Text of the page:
After jointing one edge of each section by hand I ran them through the surface planer with the flattened face down to bring the other face parallel and to an even thickness. I also rotated the sections and ran them through the planer on edge to ensure the top to bottom thickness was even between all 3 pieces.

I then test fit the sections together. There was a small of bow that left a gap between two of the sections but they came together easily with a single clamp. Good enough.

I glued all 3 sections into one large slab following the same basic process that was used to create each laminated section.

Lineup the sections, add some glue, and a boatload of clamps.

Due to the sheer mass and rigidity of the sections it was difficult to get the top surfaces of each section to line up perfectly during the glueup. In a few areas the sections are misaligned by as much as 1/16" to 3/32". The benchtop is still a fair bit thicker than needed at this point so it won't be a problem to plane them all flush.

Similar to the individual sections I attacked the surface with the jack plane. Since there is quite a bit of material to remove I set the blade very aggressive and started hogging it off cross grain. I was surprised how quickly this went, at this point the plane is carving out chips rather than taking shavings. Awesome.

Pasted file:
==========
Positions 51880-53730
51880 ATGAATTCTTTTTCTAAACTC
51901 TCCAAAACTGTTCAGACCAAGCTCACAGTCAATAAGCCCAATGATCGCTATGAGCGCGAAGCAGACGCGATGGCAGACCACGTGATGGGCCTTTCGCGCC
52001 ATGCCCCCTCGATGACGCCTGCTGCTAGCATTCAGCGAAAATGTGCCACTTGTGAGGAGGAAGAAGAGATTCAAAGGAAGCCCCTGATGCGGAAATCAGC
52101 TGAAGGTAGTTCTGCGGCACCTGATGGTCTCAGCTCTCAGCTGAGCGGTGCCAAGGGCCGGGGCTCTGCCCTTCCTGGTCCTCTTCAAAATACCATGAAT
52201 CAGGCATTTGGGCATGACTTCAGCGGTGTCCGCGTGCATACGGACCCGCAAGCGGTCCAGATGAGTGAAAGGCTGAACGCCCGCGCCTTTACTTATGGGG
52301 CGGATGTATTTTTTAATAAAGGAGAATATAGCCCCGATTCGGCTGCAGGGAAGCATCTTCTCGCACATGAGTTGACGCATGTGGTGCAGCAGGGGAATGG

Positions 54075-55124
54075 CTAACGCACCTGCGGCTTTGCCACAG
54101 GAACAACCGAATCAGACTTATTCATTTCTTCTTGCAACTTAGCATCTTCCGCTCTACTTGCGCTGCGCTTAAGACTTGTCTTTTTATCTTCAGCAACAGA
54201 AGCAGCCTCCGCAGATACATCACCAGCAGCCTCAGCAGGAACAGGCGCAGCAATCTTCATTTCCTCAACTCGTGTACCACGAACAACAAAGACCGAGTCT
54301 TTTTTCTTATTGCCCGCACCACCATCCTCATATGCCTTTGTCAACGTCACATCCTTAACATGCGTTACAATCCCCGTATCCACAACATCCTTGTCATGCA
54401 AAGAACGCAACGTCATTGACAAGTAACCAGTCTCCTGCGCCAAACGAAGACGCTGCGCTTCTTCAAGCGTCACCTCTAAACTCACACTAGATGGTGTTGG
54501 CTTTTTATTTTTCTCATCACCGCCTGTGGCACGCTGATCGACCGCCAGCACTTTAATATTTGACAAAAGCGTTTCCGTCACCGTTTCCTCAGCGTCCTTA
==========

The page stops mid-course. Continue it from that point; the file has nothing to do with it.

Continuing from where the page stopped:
15 minutes or so later this section of the benchtop was crudely evened out. The surface left by the aggressive planing was very interesting and I'm tempted to make a table or something in the future and leave the top surface rough planed like this.

With the major discontinuities knocked down it was time to repeat the process of using the winding sticks to identify any twist in the assembly. The only major deviation from the process described above is that I found it very important to first ensure that the benchtop was concave from side to side. I used one of the winding sticks to check for light in the center and identify any humps in the middle. Any humps were knocked down with the jack plane. This way the winding sticks will sit solidly along the edges and not rock back and forth while trying to sight across them.

Here you can see another view of the winding sticks at the front and rear of the assembly.